Some were offended that the government offered only scanty compensation to the families of the victims, barely enough to pay for the funerals. The major climbing organization, Nepal Mountaineering Association, also reacted negatively. The government lobbied to make sure that the climbing season—and the flow of valuable foreign revenue that it brings—would continue. In sum, the incident revealed once again the strong economic and cultural divisions that have long plagued the climbing expeditions, in which wealthy foreigners make large payments to the Nepalese government and to climbing firms, while the local guides, who face life-threatening risks as they traverse the dangerous terrain year after year, receive low pay. The divisions are not as extreme as they were decades ago, when the guides called the foreigners “sahib” and were treated as personal servants. Most foreign climbers now treat the guides with personal respect, and some of the guides have opened climbing firms and equipment companies themselves. Nonetheless, the work is very dangerous; hundreds have died on the mountain. The pay remains poor, and the guides are repeatedly sent into the most dangerous conditions to prepare the trail for the foreigner tourists.
Now: MoCTCA Minister Bhim Acharya listening & commenting on issues & suggestions raised by mountaineering workers. pic.twitter.com/IB94veWPUN
On 21 April, eight of the victims were brought to Kathmandu and were cremated in a traditional Buddhist ceremony. The following day, the Sherpa guides stated that they would cancel their participation in climbs for the rest of the 2014 season, to show respect to the victims and to the long history of dangerous, under-compensated mountaineering work. The large majority, though not all, foreign climbers were in agreement with this decision, even though it put into suspension several hundred climbing permits, each of them worth about $10,000. In response, the Nepalese government provided additional payments to the families of the victims, although these were still insufficient, considering the living costs in Kathmandu.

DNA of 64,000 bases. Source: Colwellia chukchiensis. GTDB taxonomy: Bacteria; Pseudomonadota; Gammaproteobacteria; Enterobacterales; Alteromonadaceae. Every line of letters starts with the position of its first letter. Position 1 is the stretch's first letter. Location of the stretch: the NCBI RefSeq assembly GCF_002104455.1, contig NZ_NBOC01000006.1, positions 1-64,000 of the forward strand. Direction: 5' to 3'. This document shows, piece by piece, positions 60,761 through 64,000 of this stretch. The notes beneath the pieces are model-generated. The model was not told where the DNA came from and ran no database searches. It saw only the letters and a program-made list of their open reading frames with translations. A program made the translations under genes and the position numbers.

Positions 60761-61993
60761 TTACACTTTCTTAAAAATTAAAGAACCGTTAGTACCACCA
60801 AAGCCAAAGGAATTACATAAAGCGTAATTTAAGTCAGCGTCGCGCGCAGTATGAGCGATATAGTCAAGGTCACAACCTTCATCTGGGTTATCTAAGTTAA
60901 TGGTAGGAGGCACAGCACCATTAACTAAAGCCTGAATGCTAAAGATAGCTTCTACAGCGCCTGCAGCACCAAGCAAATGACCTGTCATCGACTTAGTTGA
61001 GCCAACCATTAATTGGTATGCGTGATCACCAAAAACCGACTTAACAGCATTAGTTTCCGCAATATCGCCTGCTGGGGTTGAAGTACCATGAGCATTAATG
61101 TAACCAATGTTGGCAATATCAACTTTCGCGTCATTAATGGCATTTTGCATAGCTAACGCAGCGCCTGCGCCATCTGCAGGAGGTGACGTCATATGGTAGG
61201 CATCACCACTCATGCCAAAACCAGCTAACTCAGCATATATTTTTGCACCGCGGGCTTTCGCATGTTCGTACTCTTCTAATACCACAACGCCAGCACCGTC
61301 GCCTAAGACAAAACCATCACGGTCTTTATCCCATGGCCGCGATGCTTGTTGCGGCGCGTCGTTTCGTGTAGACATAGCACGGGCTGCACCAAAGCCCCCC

The August workshop was hosted and facilitated by Mountain Spirit (MS), a Nepali NGO working for the mountain peoples, and supported by the Nepal National Mountain Guide Association (NNMGA), the Nepal Mountain Instructors Association (NMIA), Khumjung School Alumni Association (KSAA) representing the graduates of a school founded by Sir Edmund Hillary, and the Sherpa Adventure Gear clothing company. The 40 participants at this workshop represented mountaineering workers from 8 different mountain districts with a range of experiences, from some who had newly entered the profession to others whose mountaineering careers began in the 1970s. The mountaineering workers were recognized as a key group whose presence in discussing, drafting, reviewing, and implementing new policies and procedures would be necessary for the continued development and progress of the mountaineering industry. The workshop called for a reconsideration of payment to the guides, insurance and safety conditions. Proposals were aired to provide training for guides whose injuries prevent them from climbing. Participants suggested that the government should select regional officers with strong local ties and mountaineering background to provide liaison to link the government agencies with Sherpa guides and their communities. The issue of search and rescue operations remained the subject of contention, since the government has been more willing to mobilize efforts to rescue foreigners than Nepalese, and since guides do not receive insurance to pay for their rescue in the case of accidents.